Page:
Last month we distinguished between pre-sale estimating and post-sale estimating. It's an important distinction, but there are estimating products, developed specifically for remodelers, that handle both. Here are a couple examples.

Excel. Out of the box, Excel is better suited for post-sale number crunching than popping out quick quotes or attractive proposals. However, if you like the idea of spreadsheet estimating, add-ins are available. CPR International's RemodelCost Estimator and JobCost Controller ($64 for both, transform Excel into a good preliminary quoting tool and a post-sale job-cost monitor.

On the high end, BuildWorks (starting at $1,000 for the basic version, generates quick quotes based on historical records. It also moves the data into project scheduling, QuickBooks accounting, and job costing tools.

HomeTech Advantage. HomeTech has everything you need to take a project from preliminary quote through to job costing. The electronic version mirrors the paper unit-cost price book for quick and accurate pre-sale quotes. Post-sale, HomeTech can generate a bill of materials, import CAD-assisted takeoffs from Chief Architect, and export a budget to QuickBooks for job costing. (Four complete cost databases are $695,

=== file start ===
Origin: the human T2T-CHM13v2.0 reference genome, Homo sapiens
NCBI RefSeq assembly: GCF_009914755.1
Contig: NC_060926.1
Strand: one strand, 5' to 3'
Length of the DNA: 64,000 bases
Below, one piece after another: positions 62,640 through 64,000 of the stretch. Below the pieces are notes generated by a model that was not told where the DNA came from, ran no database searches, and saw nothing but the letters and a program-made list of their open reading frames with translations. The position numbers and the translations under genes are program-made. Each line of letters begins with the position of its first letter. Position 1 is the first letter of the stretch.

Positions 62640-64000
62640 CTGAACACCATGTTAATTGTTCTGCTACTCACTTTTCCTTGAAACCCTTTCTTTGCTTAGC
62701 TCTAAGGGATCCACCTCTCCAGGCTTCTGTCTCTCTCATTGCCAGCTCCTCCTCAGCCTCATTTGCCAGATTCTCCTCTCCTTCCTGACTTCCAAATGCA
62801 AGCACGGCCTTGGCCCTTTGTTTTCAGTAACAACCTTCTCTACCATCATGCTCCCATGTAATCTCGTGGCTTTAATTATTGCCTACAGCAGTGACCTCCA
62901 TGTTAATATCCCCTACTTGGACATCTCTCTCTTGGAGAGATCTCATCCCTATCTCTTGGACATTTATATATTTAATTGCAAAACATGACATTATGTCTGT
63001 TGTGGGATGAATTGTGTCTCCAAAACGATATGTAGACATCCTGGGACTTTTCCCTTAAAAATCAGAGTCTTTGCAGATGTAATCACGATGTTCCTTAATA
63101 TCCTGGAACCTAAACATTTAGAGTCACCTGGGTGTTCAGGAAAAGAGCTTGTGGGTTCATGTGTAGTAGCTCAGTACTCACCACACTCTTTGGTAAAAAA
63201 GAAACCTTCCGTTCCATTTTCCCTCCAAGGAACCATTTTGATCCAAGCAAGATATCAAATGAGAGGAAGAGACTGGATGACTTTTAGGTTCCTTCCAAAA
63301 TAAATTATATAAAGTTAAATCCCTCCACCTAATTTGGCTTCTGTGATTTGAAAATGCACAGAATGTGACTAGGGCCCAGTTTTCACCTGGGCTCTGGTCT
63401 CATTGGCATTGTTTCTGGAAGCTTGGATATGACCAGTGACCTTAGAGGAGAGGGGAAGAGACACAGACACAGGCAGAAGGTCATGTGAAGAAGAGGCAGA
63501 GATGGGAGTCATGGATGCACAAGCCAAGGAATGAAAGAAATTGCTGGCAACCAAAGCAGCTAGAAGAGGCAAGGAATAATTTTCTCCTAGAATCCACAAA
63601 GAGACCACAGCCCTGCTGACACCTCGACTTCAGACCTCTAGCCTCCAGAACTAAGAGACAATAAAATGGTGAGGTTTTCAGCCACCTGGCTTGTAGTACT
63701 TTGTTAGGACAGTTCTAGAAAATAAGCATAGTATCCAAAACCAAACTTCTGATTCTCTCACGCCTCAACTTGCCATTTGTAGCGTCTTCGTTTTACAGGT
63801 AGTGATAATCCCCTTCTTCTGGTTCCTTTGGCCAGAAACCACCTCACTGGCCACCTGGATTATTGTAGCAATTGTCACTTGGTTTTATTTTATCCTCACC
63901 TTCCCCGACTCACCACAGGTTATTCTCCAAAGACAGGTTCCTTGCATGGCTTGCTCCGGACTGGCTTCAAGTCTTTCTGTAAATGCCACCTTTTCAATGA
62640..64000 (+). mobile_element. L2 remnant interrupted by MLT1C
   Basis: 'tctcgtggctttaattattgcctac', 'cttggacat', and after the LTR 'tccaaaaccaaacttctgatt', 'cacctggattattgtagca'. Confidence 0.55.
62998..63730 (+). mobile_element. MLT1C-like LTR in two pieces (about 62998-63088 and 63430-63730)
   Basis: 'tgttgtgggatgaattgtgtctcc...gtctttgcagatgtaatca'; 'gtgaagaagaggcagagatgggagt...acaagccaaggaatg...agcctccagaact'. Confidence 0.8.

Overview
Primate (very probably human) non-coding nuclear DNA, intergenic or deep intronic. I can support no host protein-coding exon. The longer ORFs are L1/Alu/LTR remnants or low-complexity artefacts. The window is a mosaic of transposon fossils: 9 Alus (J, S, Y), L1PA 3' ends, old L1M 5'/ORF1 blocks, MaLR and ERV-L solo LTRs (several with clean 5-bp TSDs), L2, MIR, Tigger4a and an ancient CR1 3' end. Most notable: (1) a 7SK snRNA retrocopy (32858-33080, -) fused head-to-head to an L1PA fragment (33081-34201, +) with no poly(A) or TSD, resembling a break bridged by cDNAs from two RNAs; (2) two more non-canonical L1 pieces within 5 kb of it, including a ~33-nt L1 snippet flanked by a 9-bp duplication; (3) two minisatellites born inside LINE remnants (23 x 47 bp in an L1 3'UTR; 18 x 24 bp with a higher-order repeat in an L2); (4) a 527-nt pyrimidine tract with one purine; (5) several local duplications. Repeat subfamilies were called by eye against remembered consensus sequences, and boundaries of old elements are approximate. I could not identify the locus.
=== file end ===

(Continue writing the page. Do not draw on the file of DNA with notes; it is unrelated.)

Exactimate for Remodelers. This software can set up estimates from ACT! or Goldmine. A CAD-like interface called "Sketch" lets you "draw" a quick bid. The rough drawings can feed your CAD system, the preliminary quote becomes a preliminary bill-of-materials (some massaging required), and the data can feed Microsoft Project for scheduling and QuickBooks or Master Builder for job costing. (Leases start at $116 per month plus a small set-up fee; additional seats cost $58 per month.

Frank J. Borkowski

--Joe Stoddard is a technology consultant to the building industry. Reach him at